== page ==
back to article Sun offers free GlassFish education

The secret to business according to Sun Microsystems' chief executive Jonathan Schwartz is to first build volume and then figure out how to make money from the audience you've created. That's what he told a small audience attending last November's long-awaited JavaFX launch, and it's the mantra driving Sun's software strategy …

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Why buy?

I have a feeling a good majority of the applications intended to be run on those X million downloads of glassfish will find that the free version is good enough. So the mails that come from Sun once you've registered your application server trying to convince you to buy one of the paid for versions don't really amount to all that much. Who would pay for a "bigger badder" version they don't need when they can get the "does the job" version for free.

On the other hand, I think a lot of people would consider getting training for glassfish even if they are only running the free edition. Giving people a sample of what that training is sounds like a good idea.

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"The secret to business...

...according to Sun Microsystems' chief executive Jonathan Schwartz is to first build volume and then figure out how to make money from the audience you've created."

I thought the Underpants Gnomes had already patented that business model.

http://en.wikipedia.org/wiki/File:Gnomes_plan.png

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I'm still looking for a compelling reason ...

... to use GlassFish.

For my particular purposes, I find that Tomcat+OpenEJB gives me precisely the functionality I need (so far, at least) and both components are open-source anyway - certainly for a small business such as the one I work for, dropping $25k (or equivalent) on a product just isn't an option, even if cut-price training might be.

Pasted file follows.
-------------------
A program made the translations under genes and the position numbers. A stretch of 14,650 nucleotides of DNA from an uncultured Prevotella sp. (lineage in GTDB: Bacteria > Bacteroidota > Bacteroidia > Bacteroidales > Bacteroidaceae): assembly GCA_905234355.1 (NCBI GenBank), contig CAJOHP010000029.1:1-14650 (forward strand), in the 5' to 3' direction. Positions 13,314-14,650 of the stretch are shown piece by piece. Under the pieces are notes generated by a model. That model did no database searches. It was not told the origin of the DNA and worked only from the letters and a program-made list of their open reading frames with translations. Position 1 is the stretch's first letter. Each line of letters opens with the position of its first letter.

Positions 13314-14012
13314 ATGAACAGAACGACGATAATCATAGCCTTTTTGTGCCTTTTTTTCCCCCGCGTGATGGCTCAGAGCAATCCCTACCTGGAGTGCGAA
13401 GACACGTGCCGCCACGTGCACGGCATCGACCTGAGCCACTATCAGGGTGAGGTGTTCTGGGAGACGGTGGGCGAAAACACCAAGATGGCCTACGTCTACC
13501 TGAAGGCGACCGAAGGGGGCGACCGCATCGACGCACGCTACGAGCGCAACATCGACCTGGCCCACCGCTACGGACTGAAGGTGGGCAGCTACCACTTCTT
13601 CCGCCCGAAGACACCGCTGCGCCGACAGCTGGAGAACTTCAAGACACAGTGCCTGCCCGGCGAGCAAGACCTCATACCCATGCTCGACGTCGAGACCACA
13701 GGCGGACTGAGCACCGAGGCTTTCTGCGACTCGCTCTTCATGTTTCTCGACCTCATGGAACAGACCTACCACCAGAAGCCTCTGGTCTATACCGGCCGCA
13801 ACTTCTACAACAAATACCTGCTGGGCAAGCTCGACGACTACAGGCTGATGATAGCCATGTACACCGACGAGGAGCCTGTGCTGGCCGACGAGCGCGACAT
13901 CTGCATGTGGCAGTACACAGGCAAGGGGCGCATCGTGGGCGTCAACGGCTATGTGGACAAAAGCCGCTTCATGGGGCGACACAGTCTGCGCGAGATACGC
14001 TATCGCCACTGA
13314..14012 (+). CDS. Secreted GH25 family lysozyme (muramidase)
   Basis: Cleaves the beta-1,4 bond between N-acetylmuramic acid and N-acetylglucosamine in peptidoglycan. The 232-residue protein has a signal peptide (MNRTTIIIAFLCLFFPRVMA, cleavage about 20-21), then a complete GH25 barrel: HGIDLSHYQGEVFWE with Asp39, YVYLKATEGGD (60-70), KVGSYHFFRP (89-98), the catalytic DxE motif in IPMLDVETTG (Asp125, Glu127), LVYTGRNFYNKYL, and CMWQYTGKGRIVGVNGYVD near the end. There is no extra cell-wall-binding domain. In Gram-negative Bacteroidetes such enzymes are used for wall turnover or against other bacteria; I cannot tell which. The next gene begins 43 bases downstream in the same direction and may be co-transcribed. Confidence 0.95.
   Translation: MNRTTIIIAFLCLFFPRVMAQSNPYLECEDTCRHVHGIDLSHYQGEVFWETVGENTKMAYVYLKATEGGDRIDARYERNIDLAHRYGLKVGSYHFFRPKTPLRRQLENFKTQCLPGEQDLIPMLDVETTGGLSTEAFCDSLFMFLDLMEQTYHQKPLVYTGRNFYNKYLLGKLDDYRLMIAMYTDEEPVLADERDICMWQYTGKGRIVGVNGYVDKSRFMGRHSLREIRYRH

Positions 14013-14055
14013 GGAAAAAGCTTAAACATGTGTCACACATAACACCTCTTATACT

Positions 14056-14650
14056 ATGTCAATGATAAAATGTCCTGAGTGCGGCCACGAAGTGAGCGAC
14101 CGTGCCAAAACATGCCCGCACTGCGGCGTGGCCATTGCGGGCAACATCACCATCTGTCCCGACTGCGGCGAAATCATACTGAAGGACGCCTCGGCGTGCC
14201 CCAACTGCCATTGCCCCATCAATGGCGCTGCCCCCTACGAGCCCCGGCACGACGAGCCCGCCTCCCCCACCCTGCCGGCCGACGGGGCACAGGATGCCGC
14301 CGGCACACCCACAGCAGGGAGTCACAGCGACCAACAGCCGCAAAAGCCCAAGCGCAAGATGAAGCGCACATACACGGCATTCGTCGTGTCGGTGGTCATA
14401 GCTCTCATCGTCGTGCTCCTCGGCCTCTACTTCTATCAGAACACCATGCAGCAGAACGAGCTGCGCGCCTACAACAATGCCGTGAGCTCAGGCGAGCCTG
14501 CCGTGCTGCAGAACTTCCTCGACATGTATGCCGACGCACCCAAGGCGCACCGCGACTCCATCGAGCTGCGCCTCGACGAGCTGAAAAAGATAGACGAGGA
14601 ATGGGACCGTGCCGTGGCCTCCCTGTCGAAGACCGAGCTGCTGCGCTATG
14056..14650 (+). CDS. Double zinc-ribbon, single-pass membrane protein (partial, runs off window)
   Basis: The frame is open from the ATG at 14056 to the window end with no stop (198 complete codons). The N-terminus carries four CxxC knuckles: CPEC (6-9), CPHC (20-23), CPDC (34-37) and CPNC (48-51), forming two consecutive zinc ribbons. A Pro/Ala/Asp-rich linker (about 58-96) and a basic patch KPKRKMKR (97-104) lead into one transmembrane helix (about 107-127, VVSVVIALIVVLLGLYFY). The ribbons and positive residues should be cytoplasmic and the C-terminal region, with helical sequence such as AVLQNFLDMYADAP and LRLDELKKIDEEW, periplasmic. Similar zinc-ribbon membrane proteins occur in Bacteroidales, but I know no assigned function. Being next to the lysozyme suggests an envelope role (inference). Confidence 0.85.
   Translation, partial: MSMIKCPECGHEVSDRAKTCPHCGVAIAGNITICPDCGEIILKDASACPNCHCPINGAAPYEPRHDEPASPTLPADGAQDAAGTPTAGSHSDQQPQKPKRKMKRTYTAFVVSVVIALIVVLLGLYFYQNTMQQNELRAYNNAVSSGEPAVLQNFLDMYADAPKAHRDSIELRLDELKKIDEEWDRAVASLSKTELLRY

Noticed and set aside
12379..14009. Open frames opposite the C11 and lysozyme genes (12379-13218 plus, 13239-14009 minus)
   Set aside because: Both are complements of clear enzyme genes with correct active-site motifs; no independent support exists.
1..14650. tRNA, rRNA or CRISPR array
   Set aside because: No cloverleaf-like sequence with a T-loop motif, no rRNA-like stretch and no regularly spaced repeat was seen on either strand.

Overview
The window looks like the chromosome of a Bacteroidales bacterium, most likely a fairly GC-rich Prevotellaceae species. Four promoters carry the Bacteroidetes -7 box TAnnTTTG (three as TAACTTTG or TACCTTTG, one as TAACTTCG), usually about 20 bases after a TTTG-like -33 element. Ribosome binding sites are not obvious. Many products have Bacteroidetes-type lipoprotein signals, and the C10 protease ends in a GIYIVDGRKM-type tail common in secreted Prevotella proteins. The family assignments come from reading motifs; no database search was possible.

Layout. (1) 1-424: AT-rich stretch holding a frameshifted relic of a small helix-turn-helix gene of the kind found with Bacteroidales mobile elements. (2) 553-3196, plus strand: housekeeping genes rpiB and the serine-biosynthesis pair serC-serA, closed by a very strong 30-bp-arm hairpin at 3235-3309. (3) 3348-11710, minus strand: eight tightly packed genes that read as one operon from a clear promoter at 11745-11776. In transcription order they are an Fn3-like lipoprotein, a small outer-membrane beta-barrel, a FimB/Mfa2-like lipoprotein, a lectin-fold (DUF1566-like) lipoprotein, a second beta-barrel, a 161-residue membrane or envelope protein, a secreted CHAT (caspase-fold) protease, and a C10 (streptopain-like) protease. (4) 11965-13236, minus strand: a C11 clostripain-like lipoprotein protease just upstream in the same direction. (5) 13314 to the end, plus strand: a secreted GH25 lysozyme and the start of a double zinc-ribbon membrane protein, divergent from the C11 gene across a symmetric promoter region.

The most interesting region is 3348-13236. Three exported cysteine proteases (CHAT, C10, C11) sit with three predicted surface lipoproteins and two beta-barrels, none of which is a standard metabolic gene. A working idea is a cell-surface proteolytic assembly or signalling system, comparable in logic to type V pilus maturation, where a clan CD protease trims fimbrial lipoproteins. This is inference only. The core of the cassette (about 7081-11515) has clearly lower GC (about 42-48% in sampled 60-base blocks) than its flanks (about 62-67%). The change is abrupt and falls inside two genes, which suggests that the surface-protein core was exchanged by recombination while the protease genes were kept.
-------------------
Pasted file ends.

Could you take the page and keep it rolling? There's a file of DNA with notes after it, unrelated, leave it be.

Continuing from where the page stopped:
I wonder how many of the X million downloads are still being used, though.

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Anonymous Coward

Synergy...

"...first build volume and then figure out how to make money from the audience you've created".

Nice work - if you can get it. It paid off for Microsoft and Amazon; not so much for thousands of others who went bust while "building volume" (aka losing money).

It does help if you have one of the biggest and most lucrative computer manufacturing businesses in the world to fund you, though.

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Director of GlassFish Product Mgmt/Mkting

The reason we decided to provide the introductory training for free, was because we wanted to match the true way people adopt software. Individuals adopt software through a stepwise path - awareness, download, trial, etc. up until they go into production and define long term maintenance strategies. We want developers, SI's, ISV's, etc., to be able to download the software and be productive within a very short time.

This aligns with our desire to provide:

1.) Easy Access to Software

- use the open source for eval, development, rapid deployment

2.) Complete Software

- with rich functionality

- with no need to assemble, compile, pre-test, or figure out post patch alignment

3.) Simple to Use Software

- end the madness of increasingly complex software (which increases probability of error)

4.) Partnership, Mentorship, Leadership in the Open Source Eco-System

- sometimes we'll partner (Liferay or Project Metro with Microsoft), sometimes we'll Mentor (Ericsson and Project Sailfin) and sometimes we'll lead (Java EE)

We want to help others make money with our projects so they (developers, project leaders, ISV's, SI's, OEM's, resellers, etc.) find Sun an advantage to them in every way. That is why we want them to have free training immediately and why you'll see us releasing a fully integrated, supported, multi-OS Web Stack (LAMP/SAMP/WAMP/MAMP, etc.), see Java EE 6 focusing on profiles and simplicity, see Sun partnering with companies like Liferay and others TBA and GlassFish V3 supporting OSGi modularity, plus the upcoming support for all the most popular developer tools.